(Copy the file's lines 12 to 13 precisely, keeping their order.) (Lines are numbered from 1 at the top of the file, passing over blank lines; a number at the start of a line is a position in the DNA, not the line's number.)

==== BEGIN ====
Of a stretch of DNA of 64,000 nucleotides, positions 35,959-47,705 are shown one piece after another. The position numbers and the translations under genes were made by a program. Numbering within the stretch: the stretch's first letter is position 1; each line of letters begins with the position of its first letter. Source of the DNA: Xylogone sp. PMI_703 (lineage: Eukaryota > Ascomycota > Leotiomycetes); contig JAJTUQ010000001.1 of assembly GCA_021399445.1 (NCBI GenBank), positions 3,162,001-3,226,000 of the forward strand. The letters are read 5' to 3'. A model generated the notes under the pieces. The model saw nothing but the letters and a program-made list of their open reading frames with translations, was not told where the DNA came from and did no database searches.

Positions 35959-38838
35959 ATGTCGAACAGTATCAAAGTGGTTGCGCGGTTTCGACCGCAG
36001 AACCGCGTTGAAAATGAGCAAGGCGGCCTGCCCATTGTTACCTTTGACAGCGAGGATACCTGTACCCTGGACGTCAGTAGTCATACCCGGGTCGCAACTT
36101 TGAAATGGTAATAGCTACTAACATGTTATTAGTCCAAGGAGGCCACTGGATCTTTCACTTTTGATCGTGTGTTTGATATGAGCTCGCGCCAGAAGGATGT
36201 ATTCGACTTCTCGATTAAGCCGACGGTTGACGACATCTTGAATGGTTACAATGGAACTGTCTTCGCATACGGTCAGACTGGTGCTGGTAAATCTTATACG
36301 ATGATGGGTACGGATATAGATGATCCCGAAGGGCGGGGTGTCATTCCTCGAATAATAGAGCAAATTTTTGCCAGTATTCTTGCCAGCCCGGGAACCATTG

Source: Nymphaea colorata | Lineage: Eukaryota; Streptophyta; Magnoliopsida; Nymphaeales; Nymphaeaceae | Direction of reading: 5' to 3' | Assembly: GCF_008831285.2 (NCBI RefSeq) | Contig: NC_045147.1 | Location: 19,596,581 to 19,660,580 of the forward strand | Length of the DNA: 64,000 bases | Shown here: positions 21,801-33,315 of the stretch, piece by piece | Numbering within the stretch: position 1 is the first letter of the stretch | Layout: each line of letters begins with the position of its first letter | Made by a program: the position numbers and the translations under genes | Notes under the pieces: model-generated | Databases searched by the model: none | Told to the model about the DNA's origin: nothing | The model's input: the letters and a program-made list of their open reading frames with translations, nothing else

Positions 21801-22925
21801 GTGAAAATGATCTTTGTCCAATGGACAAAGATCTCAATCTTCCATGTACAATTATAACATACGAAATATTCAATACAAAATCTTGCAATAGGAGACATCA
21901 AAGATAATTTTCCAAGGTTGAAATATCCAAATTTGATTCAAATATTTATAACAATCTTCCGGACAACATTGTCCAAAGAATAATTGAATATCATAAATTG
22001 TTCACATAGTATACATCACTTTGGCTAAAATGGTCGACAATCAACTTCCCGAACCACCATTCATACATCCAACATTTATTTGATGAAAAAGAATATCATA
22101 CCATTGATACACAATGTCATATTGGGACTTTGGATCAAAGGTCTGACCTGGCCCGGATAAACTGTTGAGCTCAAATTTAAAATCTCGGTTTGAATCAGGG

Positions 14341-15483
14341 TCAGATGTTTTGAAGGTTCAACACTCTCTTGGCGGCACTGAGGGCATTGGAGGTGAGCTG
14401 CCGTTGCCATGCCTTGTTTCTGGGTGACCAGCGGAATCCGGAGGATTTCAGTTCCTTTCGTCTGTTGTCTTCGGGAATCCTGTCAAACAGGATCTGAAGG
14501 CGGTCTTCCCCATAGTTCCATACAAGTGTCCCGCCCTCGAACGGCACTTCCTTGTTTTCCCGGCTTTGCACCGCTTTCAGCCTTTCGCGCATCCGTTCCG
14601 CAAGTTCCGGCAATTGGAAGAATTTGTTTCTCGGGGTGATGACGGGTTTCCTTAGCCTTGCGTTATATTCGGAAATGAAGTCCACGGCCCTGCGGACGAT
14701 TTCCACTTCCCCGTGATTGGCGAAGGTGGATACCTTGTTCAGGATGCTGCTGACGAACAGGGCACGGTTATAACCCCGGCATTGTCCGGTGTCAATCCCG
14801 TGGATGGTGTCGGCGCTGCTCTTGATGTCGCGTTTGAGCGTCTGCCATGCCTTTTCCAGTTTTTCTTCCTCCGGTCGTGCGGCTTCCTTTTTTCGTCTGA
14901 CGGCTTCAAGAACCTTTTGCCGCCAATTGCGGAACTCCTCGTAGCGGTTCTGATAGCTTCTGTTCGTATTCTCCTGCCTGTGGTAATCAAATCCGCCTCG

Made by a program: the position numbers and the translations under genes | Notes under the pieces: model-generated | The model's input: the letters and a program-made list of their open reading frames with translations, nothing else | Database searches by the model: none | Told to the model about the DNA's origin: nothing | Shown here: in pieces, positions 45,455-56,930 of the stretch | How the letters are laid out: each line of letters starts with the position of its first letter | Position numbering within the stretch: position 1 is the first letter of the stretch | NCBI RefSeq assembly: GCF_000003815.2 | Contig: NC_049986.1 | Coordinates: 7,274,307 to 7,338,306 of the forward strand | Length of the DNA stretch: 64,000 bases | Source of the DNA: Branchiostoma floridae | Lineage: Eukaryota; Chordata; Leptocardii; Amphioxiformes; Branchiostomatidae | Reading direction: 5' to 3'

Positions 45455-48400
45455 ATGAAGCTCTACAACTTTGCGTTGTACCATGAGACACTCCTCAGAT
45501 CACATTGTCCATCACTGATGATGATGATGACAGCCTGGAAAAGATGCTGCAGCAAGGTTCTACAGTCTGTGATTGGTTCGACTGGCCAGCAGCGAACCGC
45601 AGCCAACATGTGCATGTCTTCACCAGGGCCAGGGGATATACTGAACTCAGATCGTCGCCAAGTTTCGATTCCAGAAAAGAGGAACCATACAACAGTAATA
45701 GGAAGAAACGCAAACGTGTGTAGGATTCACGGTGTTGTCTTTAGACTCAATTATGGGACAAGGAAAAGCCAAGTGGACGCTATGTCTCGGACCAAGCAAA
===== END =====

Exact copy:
22001 TTCACATAGTATACATCACTTTGGCTAAAATGGTCGACAATCAACTTCCCGAACCACCATTCATACATCCAACATTTATTTGATGAAAAAGAATATCATA
22101 CCATTGATACACAATGTCATATTGGGACTTTGGATCAAAGGTCTGACCTGGCCCGGATAAACTGTTGAGCTCAAATTTAAAATCTCGGTTTGAATCAGGG